Setting the future direction today
First, the importance of executives taking decisions today to set a course into the future. At first glance it seems simple. All boards take decisions and set strategies consistent with the purpose reflected in their corporate constitutions, for most that is protecting value for shareholders. So, what is new?
In a nutshell, it is both the scale and the timescale of the challenge.
Let’s start with the scale. Given the implications of unmitigated climate change, the Bank has to ensure that the critical national infrastructure that we operate remains resilient. For boards of companies, that means taking action to protect the long-term shareholder value of the company consistent with their directors’ duties.
Then there’s the timescale. Modern business practices tend to work over a horizon of a few years – not 30 years or more. Climate transition planning requires a very different sort of decision making.
So how did we approach this twin challenge? First, we understood the impacts of the climate outcomes on our organisation. Here, you can use tools suited to your business – scenario analysis is one. Then, set a science-based long-term target to transition but break that down into interim targets. This brings you into time windows where boards are more used to determining strategies and driving change, but with the long view of where we need to get to. Crucially, it provides a starting point for long-term action which can be refined as you make progress.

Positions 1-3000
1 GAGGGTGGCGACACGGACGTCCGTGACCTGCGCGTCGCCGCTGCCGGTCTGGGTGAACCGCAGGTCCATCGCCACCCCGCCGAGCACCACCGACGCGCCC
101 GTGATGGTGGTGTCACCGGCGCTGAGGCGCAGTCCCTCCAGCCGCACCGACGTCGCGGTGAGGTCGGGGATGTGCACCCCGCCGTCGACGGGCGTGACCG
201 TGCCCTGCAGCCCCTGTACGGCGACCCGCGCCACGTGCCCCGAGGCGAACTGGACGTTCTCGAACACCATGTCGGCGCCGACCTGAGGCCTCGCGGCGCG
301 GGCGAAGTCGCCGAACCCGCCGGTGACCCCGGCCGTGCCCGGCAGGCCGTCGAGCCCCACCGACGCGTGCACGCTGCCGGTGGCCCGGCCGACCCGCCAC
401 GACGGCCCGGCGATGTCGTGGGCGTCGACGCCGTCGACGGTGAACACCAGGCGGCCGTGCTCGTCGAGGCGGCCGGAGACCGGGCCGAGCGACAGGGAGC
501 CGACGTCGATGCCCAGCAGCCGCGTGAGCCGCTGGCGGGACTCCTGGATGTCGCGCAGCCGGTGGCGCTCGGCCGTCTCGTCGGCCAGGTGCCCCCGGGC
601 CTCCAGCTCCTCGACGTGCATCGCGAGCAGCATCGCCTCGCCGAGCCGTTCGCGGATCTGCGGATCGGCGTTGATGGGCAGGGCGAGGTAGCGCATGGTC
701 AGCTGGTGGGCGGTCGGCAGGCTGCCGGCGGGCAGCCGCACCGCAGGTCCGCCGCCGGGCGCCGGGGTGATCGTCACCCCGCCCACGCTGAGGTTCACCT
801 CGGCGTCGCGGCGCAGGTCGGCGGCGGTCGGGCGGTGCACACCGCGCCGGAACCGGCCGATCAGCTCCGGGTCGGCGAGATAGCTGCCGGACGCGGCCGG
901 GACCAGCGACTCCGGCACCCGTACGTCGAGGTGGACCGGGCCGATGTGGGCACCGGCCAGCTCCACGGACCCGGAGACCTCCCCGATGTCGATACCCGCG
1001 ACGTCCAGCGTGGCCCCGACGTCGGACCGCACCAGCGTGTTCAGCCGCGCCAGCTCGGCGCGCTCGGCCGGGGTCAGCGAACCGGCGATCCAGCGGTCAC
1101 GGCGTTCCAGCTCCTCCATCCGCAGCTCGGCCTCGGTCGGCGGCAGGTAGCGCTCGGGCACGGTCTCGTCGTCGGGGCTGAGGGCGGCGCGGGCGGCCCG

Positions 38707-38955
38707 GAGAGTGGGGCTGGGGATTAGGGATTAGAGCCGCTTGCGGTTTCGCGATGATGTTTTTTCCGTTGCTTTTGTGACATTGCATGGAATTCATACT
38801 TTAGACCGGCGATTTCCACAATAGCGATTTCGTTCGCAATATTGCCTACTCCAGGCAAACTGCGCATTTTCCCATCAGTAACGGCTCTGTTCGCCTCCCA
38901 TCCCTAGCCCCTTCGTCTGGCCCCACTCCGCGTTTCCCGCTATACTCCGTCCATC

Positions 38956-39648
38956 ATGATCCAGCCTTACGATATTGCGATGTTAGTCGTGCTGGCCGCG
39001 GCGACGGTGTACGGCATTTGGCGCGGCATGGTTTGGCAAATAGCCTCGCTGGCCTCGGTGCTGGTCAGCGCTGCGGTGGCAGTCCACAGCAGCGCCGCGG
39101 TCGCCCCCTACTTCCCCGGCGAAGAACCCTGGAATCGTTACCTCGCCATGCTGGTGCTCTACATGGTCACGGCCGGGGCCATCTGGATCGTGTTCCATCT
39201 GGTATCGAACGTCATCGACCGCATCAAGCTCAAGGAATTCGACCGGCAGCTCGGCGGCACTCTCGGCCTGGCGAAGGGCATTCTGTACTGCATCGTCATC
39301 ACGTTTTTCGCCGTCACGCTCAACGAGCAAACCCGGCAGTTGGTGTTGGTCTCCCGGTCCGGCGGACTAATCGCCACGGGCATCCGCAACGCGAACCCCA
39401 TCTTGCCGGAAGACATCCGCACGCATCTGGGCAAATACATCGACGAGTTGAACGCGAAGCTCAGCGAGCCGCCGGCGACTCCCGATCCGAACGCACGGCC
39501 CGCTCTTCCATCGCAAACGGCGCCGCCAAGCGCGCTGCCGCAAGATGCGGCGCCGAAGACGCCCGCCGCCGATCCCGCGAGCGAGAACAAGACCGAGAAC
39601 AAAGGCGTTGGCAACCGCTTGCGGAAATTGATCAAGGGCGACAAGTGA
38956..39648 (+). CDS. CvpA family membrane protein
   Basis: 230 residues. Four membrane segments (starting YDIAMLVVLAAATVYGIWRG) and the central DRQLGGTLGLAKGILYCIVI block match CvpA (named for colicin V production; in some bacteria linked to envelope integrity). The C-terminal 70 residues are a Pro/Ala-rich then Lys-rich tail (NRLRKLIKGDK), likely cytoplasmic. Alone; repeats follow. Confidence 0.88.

Collaboration can accelerate transition
My second reflection, building on a point that my colleagues the Governor and the Executive Director for Financial Stability Strategy & Risk, Sarah Breeden, have both made recently, delivering net zero will happen through individual actions. But we can accelerate the capabilities for people to take action by working collaboratively. The Bank’s indirect emissions (Scope 3) amount to 98% of our total emissions from our physical activities. So, in order for the Bank to reduce our total emissions we are reliant on the actions of our suppliers to reduce their emissions.